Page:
It's not big news that many modern tomatoes don't have the flavor of older varieties, especially those that have been bred primarily for commercial production. But some new research published recently in the journal Science may have at least a partial explanation as to why that's the case.
It turns out that selective breeding done to make it easier for commercial growers to judge when mature green tomatoes in the field are ready to be picked and shipped had some unexpected consequences. Growers knew that if uniformly light green tomatoes were picked and shipped to distant markets, by the time they arrived on store shelves, they would be the even red that customers look for. But many older tomato varieties have "green shoulders," areas at the top of the fruit remain a darker green. This uneven coloration made it hard for growers to know if a tomato had reached the "pickable" stage. So over the past seventy years or so, breeders have selected for varieties that develop a uniform green color when they are mature enough to harvest.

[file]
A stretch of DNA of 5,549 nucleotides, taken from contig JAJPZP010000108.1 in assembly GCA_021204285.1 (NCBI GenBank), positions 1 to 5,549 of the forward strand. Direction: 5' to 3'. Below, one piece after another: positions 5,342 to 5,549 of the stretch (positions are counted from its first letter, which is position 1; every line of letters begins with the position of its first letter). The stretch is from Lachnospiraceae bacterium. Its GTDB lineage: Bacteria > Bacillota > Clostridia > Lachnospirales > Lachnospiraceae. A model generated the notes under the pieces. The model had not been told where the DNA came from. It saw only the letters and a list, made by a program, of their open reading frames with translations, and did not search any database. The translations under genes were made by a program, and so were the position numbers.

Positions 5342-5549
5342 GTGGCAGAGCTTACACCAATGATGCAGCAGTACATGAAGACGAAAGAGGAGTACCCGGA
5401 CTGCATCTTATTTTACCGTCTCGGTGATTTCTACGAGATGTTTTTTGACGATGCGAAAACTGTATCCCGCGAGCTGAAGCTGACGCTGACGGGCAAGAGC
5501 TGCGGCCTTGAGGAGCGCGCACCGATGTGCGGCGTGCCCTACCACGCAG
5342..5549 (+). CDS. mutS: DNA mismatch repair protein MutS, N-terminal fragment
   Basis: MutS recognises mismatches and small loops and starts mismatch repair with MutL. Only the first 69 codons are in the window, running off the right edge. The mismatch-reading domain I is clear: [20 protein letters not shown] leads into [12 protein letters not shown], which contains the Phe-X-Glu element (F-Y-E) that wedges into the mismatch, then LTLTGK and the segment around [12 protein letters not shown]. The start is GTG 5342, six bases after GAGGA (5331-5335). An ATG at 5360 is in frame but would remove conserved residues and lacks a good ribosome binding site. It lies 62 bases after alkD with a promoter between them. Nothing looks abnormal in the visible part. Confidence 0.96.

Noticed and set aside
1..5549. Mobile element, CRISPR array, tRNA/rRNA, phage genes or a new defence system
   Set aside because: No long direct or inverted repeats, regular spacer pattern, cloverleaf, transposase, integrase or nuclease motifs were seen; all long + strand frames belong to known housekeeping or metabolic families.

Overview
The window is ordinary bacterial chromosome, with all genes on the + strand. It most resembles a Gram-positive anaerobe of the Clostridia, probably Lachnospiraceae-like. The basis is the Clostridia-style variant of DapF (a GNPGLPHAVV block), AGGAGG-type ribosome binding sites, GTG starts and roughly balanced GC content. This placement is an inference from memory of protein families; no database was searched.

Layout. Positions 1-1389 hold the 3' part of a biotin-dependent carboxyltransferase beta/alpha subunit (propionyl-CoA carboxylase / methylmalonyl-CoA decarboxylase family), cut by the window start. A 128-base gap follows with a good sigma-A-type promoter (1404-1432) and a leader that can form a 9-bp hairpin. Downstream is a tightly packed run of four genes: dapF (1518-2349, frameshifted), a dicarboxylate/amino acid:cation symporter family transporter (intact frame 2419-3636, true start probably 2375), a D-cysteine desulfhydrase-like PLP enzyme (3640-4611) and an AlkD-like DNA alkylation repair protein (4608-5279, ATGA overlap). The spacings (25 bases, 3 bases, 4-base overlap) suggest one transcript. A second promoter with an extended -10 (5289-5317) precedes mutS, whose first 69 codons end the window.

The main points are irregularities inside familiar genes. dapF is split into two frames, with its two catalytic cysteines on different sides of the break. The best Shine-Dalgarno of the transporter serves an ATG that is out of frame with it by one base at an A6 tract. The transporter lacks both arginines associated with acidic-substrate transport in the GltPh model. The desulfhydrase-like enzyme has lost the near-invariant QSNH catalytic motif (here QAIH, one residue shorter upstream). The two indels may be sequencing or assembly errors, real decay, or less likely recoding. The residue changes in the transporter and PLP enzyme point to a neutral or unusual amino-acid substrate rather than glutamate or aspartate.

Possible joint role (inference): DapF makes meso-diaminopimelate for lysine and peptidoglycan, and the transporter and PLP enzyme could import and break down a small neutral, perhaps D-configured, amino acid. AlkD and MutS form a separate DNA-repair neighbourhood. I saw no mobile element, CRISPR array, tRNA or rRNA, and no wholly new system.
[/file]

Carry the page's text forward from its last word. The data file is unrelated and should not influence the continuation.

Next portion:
Unfortunately for consumers, however, it turns out that getting rid of the green shoulders also got rid of a gene called SIGLK2, whose function is to boost the level of sugars and other flavor compounds in the fruit as it ripens. Another recent study by Harry Klee of the University of Florida showed that the loss of this gene also diminished the volatile compounds a tomato gives off, aromatic compounds that contribute to our enjoyment of tomato taste through our sense of smell.
Klee notes that the loss of SIGLK2 gene and the green shoulders trait it codes for is not the only reason that modern tomatoes are short on flavor, but it is a piece of the puzzle. And for the best flavor among modern tomatoes? He suggests cherry tomatoes. These little varieties came late to the breeding party and he says, "Breeders haven't had as much time to mess them up."
To read more about how convenience shouldered tomato taste aside, go to: Science News.